Lee Woodruff knows all the sudden twists of fate that can send our lives careening in what seems like nanoseconds. Her husband, ABC's Bob Woodruff, suffered a devastating head injury after an IED exploded nearby while he was embedded with the U.S. military during the Iraqi War. The couple explored the aftermath of the explosion — which included a portion of Bob’s skull being replaced with plastic — in their book "In an Instant," and Lee followed up with a collection of her essays in "Perfectly Imperfect."
Now Woodruff has used these themes of loss, grief and resiliency in her latest work, a novel titled "Those We Love the Most" (Hyperion/Voice, $26.99).
“Writing a novel is what I always wanted to do,” says Woodruff, the mother of four and a part-time on-air contributor to "CBS This Morning" as well as a blogger. “But it’s earlier than I thought I’d do it.”
The impetus for the novel occurred when Woodruff received a phone call from a friend about a 17-year-old driver who had accidentally hit and killed a kid riding a bike.
“That was my son’s age at the time,” says Woodruff, who was immediately struck by how the tragedy encompassed everyone – the young driver and his family as well as the family of the teenager who died. “It was a nightmare for everyone and I thought I could do a 360 about everyone and their fear, their uncertainty and their sorrow.”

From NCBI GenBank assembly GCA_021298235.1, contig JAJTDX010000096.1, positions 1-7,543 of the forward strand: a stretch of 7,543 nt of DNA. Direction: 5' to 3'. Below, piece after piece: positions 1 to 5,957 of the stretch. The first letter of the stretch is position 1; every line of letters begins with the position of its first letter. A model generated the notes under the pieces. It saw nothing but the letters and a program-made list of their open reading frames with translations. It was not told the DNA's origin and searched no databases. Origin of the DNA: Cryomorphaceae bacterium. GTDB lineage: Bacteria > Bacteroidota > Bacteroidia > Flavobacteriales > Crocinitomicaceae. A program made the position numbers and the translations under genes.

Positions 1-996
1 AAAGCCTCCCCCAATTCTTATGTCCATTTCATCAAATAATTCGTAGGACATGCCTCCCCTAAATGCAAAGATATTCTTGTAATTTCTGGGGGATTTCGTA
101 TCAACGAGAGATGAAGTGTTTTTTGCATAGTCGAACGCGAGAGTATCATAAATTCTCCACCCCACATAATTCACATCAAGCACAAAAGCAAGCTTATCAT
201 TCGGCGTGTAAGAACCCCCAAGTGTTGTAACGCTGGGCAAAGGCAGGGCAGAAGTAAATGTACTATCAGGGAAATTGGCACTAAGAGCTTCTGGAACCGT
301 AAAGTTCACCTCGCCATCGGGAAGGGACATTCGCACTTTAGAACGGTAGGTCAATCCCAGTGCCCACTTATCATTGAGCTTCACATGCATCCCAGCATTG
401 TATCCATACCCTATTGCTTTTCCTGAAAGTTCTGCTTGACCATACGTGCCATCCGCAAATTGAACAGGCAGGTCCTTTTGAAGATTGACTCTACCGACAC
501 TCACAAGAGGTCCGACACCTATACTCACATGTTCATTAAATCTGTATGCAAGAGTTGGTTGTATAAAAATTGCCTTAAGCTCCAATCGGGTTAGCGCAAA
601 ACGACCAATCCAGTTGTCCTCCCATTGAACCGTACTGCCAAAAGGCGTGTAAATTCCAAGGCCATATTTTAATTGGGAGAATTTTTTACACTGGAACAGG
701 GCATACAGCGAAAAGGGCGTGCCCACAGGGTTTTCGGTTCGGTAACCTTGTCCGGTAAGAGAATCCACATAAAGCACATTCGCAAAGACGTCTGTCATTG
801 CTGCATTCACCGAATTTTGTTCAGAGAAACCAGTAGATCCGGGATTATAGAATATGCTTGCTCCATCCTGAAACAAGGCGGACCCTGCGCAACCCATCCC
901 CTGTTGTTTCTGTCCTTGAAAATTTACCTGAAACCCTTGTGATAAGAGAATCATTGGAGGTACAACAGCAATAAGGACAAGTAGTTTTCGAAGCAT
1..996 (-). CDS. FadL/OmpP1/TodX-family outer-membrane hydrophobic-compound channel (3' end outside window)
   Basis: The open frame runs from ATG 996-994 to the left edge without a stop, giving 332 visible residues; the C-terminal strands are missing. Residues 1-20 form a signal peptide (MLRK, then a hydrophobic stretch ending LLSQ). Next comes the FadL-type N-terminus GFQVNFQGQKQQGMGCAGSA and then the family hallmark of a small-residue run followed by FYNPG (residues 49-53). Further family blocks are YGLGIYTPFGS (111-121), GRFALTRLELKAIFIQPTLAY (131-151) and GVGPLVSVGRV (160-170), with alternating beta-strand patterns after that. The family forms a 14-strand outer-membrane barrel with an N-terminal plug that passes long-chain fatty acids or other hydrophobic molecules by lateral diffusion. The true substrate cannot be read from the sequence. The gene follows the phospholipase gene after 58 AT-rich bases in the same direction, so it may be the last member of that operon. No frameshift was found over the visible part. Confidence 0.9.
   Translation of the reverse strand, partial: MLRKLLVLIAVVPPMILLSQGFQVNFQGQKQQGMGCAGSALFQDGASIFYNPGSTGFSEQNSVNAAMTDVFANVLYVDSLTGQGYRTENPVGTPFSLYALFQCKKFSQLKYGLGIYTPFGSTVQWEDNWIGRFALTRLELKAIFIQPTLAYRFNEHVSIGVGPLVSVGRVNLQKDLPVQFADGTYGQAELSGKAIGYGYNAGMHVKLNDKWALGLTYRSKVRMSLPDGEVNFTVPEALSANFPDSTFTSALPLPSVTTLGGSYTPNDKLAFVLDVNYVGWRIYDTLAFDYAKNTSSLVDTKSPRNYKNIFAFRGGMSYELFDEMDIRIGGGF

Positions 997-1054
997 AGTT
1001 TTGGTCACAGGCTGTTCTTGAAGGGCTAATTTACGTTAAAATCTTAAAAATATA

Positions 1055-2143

None of the characters in her book are straight from real life, though she does use a pastiche of events in her own life including her 80-year-old father’s struggle with Alzheimer’s.
“There’s bits of me all over the book in the different characters,” says Woodruff. “I found that I could write those moments authentically.”
Though the subject is sad (Woodruff says there’s no greater loss she can imagine than losing a child), she also wanted to show readers the necessity for resiliency, the need to come together and the importance of family.
“There’s a quote I love though I’m not sure where it came from – loss is not the end, it’s merely an invitation to change,” says Woodruff. “That’s how I look at it.”